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Old 12-24-2018, 12:50 PM   #21
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So my thread ended with a question "Is this the new norm for American made product".
An eclectic assortment of responses, including;

"CREATIVE PART"
To summarize his/her response;
1. I should have gone to PDI school before purchase so i could do a proper PDI with the dealer.
2. Due to all the faulty items i should shoulder some responsibility for a poor PDI on my part.
3. I bought a cheap model so i should expect exactly what i got.
4. I should quit my job or use my vacation time to go to the factory for repairs, and assume some miracle will occur that "Winnebago" will do better the 2ND time around.
5. And last a laundry list of items that i would have known about if i would have been in RVing longer (Yep, only been at it for 38 years)

"4X4van";
Simply put i did a questionable PDI. If it were him he would never have bought it. Gee, might be the smartest guy on the board.

For others i think there is some agreement that "Winnebago" does in fact build a very poor quality product.

In closing i will leave this thread up and leave any further thoughts on this topic to myself.
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Old 12-24-2018, 01:53 PM   #22
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I think my long list was much longer than yours. Winnebago is the lowest of the low in quality workmanship and materials. I put $7,000.00 in the chassis alone just to get it driving straight.
I also replaced: Radio, Windows, Microwaves, Transfer switch, receptacles, 4 time replacement of transition panels on the outside of the coach, every LED light in the coach 3 times, slide rubber strips to keep the daylight and wind out, and the list just goes on and on.
Winnebago and the authorized dealers have you by the "You know what" and they like draining your wallet.
Moonie
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Old 12-24-2018, 02:31 PM   #23
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THAWK, My wife and I are in complete agreement. It does NOT matter if we spend 50K,150K or even $250K the QC SHOULD BE MUCH BETTER ! Especially from a well known Manufacturer as Winnebago. We had a 2015 Navion V. On the way home (Wisconsin) from Forest City, IA we had 2 Nox sensors go out, indicating that we needed DEF. Not true. On our first trip to GA to see our son graduate from Army boot camp in March, the Furnace quit working, the kitchen sink was not fitting correctly so it 'leaked' water down into the 'Stereo, Radio' and blew that out. On the way home, the 'hot water' heater quit working and the 'Electric Steps' quit working. That was our FIRST trip. The dealer (Very Near Winnebago) fixed everything correctly. Our Second trip the following June out West, the Air Conditioner fan blade broke, No air in 95 -100 deg. weather that year. We only paid $130k? Not enough money, maybe that's why we had problems. We eventually sold it (all fixed). We tried "Build Your Own Dream" 2018 Nexus RV direct from the factory. Night Mare from the start. Too many problems to list them here. Over weight was the biggest problem (yes the Yellow Federal Sticker was wrong), Water leaks, 2 Gas line leaks, screws braking around 3 different slide outs etc. Litigation ? Yes !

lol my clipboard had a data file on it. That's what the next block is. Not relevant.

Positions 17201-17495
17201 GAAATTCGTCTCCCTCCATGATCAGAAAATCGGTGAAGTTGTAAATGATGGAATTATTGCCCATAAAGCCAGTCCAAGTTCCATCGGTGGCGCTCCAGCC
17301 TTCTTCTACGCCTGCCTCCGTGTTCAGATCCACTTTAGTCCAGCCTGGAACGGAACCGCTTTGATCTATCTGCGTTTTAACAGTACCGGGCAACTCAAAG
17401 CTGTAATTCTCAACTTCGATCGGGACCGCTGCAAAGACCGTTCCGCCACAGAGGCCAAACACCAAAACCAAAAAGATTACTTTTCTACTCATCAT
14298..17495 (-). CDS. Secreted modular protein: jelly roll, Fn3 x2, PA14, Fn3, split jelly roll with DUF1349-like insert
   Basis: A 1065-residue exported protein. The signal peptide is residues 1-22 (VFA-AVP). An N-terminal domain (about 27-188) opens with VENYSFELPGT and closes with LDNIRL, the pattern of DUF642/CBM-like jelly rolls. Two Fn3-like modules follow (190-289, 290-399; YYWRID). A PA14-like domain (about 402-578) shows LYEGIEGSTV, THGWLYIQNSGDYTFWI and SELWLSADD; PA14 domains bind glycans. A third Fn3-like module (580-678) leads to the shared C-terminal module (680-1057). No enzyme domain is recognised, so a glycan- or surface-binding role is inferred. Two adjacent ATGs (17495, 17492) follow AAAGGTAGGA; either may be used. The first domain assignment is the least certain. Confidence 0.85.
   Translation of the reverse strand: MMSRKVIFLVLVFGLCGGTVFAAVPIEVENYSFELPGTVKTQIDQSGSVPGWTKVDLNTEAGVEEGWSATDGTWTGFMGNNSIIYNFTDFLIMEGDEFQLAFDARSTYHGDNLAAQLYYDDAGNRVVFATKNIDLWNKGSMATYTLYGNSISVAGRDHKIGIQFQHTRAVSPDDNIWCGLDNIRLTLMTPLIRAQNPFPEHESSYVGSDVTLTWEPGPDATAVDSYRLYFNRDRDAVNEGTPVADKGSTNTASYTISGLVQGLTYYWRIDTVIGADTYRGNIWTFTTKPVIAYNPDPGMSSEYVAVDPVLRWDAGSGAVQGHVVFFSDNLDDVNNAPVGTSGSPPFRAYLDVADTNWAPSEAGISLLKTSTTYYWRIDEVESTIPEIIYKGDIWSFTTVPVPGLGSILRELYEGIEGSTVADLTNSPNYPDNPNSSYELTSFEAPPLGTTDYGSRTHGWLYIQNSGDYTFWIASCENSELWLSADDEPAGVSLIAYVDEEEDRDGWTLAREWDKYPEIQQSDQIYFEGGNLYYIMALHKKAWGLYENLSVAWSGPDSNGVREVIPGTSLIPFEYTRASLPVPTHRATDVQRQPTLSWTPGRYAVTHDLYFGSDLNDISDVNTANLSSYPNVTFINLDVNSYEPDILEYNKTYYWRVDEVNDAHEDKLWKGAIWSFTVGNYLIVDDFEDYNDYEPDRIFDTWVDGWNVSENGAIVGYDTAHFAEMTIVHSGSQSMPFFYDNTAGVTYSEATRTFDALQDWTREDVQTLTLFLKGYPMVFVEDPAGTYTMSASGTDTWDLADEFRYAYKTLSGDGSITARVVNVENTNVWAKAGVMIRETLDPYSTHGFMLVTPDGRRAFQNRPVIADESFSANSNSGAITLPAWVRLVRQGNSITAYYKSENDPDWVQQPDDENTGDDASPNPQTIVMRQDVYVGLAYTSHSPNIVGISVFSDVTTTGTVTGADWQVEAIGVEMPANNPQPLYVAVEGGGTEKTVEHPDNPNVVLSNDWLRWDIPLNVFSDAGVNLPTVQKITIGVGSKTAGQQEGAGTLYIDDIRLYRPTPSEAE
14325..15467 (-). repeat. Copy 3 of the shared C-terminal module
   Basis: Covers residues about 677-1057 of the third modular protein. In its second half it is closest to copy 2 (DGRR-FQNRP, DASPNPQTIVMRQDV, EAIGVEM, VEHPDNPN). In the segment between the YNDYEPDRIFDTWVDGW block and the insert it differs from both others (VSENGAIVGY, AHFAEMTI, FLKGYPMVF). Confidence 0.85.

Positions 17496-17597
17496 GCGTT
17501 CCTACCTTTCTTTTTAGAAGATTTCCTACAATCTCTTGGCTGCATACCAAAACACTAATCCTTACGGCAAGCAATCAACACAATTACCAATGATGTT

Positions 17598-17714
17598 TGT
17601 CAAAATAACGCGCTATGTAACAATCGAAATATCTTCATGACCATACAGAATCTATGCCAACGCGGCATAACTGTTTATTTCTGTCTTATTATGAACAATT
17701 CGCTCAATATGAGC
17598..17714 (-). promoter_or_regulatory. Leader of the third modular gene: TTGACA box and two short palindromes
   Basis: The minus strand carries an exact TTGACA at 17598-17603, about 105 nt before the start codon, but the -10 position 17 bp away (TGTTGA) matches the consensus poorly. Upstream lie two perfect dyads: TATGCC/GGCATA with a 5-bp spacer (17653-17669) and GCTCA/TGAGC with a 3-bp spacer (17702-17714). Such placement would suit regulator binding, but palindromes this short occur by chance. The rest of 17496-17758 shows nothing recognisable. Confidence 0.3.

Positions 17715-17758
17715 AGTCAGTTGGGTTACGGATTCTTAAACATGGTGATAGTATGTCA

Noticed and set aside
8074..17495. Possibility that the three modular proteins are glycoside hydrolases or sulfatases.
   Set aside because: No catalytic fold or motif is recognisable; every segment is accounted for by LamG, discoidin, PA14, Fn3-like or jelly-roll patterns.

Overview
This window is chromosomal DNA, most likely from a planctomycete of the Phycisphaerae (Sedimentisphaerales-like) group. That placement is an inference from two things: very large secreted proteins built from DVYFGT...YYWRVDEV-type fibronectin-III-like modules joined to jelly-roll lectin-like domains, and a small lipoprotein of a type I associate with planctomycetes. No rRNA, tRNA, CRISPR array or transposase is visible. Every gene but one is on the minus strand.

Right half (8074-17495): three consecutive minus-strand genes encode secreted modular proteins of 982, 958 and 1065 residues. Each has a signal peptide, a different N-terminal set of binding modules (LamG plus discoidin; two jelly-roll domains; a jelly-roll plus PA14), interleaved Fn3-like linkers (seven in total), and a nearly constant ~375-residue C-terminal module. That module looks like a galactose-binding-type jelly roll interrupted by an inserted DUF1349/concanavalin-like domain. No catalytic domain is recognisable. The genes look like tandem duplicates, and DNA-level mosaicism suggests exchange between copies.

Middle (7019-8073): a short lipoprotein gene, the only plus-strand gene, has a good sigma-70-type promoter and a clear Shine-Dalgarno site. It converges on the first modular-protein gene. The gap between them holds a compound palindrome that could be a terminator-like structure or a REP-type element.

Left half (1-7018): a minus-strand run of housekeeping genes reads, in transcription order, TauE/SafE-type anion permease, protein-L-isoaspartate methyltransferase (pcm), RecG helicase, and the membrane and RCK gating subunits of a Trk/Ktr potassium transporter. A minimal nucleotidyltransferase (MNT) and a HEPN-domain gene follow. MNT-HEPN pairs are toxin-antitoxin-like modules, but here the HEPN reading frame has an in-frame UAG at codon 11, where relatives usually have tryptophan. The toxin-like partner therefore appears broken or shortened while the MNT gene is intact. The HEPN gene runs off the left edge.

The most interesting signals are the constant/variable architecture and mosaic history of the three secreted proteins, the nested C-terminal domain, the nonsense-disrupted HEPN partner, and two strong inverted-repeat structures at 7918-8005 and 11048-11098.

Now we bought a 2019 Sightseer 33C. Made sure it could carry the proper weight, the Yellow Federal Sticker was right on this RV. We have had 'Several' things fixed on this new RV too, THE IL. dealer did a great job on the fixing, however I will be making a trip to Forest City to adjust and fix things that the dealer missed or couldn't fix. We really love this RV, it even has a Washer and Dryer, No water leaks. Has a New,New Radio now. I guess we didn't pay enough for this RV either.


We understand ALL the comments, criticisms that this article and your article draws. We (You & I) don't understand that we are driving an 'Active Earthquake' down the road and we SHOULD 'Expect these things to happen' AND 'Accept these things to happen'. How long have they 'THEY ?' been building RVs? How long have builders built 'STRUCTURES' that 'Resist' earthquakes. It's NOT RIGHT, BUT It's ALL THERE IS for now. I should not have to buy an RV that cost more than my 300k house to enjoy the pleasures of RVing...



My only GOOD advice for folks that want to drive an RV is: "DON'T SELL YOUR 'LAND HOME' ! You will someday need it for unforeseen illness and/or RV break downs......
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Old 12-24-2018, 02:49 PM   #24
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Thawk, I hope my comments didn't offend. I surely never intended to do that. My only goal was to give you a real world answer to motorhome realities. Not how I or anyone else wants it to be -- but a realistic look about how things are.

For those that think Winnebago is so bad, it's only because you haven't had the misfortune to purchase one of the 3 or 4 lower quality brands.

At a Winnebago specific forum like this one, you're going to encounter folks with complaints and problems with their Winnie. Those without many problems may have no reason to post on a RV Forum.

Before I purchased my Winnebago I spent 6 to 8 months reading brand specific forums for Newmar, Tiffin, Winnebago, Fleetwood and Thor. I didn't bother with reading the forums about Forest River and Coachman because I've owned FR products before and knew exactly the level of quality they produce. You get a very good impression of the issues seen by each brand - and the level of quality of the manufacturer doing this.

You may feel different, but after 18 months and 16,000 miles I would still rank my Winnebago as very good quality and I'd put Winnebago 3rd behind Newmar and Tiffin. And very much above Fleetwood, Thor and others.

Again, I'm sorry for your problems and sorry if my attempt at seriously helping you with your RV offended you.
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Old 12-24-2018, 03:33 PM   #25
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MOONIE
Sorry to hear of your problems. I hope i'm not starting down the road of spending $7000.00 to cure my handling issues. My conversations with Freightliner" after spending $1000.00 on my handling issues are so far very DISCOMFORTING.
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Old 12-24-2018, 07:49 PM   #26
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I am very sorry to read about your issues on the new coach. Have you contacted anyone at the main plant in Iowa? You should be able to speak with someone who can set up the return of the coach to the factory, or the Oregon plant. If you press them hard, I have heard of times they have sent drivers to pick up the coach and drive it to the plant, and return it to you when complete. Since you are on the west coast and it could of been built in Oregon plant they might take it there.